What to know: If your computer’s built-in firewall or security software is blocking hackers, they will try other methods to gain access. Don’t accept new connections or give apps further permissions without understanding what it means.
9. There are strange emails in your sent folder
If hackers gain access to your email account, they may use it to send malicious emails to everyone on your contacts list. You may not even realize that you’ve been hacked until your contacts ask you about strange emails they’re receiving from you.
What to know: If your “sent” folder is full of emails you don’t remember sending, it’s very likely your email account has been breached. Immediately change your passwords to limit the damage — but beware that hackers may have backdoor access to your computer, which will allow them to continually hack you.
10. Unexpected apps are running in the background
Your computer normally runs many different apps in the background, including activities the operating system needs to function correctly. Some viruses try to blend in with these regular apps and pretend to be part of everyday system usage, even though they are not.
What to know: If you notice new apps running at unexpected times, or launching themselves as soon as you turn on your computer, they may be computer viruses. If the app keeps running even when you try to delete it, it’s definitely a virus.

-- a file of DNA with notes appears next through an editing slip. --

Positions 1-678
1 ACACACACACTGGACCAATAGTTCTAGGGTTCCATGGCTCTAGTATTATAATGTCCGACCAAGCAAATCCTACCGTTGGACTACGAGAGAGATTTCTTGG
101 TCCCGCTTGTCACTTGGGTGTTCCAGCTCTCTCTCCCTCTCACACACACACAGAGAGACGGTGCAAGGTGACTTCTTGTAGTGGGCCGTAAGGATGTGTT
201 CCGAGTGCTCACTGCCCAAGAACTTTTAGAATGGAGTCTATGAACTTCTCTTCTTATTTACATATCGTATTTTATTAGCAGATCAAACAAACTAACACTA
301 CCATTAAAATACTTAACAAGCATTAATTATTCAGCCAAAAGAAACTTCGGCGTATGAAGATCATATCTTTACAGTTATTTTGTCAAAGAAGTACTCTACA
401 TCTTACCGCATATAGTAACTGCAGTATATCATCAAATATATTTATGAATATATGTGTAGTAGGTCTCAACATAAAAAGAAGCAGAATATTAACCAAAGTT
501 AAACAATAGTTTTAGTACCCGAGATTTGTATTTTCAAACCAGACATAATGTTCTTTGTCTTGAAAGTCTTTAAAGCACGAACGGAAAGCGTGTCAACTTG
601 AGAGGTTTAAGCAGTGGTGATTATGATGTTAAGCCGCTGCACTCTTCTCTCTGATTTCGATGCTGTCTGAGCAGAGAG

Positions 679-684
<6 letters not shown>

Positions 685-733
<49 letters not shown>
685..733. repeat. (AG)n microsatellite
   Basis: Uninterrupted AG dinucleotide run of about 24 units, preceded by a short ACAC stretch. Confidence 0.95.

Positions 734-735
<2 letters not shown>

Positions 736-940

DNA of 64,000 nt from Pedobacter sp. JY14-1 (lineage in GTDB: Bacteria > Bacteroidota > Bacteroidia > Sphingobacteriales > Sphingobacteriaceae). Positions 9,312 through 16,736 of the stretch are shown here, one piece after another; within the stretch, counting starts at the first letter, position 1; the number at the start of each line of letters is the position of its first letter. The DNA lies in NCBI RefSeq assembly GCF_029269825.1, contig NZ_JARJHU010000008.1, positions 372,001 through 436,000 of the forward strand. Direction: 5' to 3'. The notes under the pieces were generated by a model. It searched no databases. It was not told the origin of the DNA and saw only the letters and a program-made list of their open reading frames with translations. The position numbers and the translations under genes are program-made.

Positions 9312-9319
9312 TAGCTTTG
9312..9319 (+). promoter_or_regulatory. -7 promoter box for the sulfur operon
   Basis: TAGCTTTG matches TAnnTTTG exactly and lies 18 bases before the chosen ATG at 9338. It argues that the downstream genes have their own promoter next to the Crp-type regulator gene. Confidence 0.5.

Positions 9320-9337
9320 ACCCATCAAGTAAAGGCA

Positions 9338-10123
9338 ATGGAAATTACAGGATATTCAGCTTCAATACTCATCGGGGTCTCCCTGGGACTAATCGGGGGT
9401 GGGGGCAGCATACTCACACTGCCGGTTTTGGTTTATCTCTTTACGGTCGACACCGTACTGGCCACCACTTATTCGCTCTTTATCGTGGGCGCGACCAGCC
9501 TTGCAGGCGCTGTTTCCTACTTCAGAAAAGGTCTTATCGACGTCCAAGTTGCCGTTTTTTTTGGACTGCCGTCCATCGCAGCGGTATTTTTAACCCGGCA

💡 Related: Do You Actually Need Antivirus Software? [Answered] →
11. Your digital security tools are suddenly disabled
Every computer has built-in security features — although they aren’t always reliable. Some computer viruses have instructions to disable these security tools, allowing them unlimited access to the rest of your device.
What to know: If you notice your computer’s security tools are disabled, try to turn them on. If they suddenly shut themselves off, it’s a sure sign that a virus has disabled them. You won’t be able to enable your security tools until you get rid of the virus.
How To Remove a Virus From Your Computer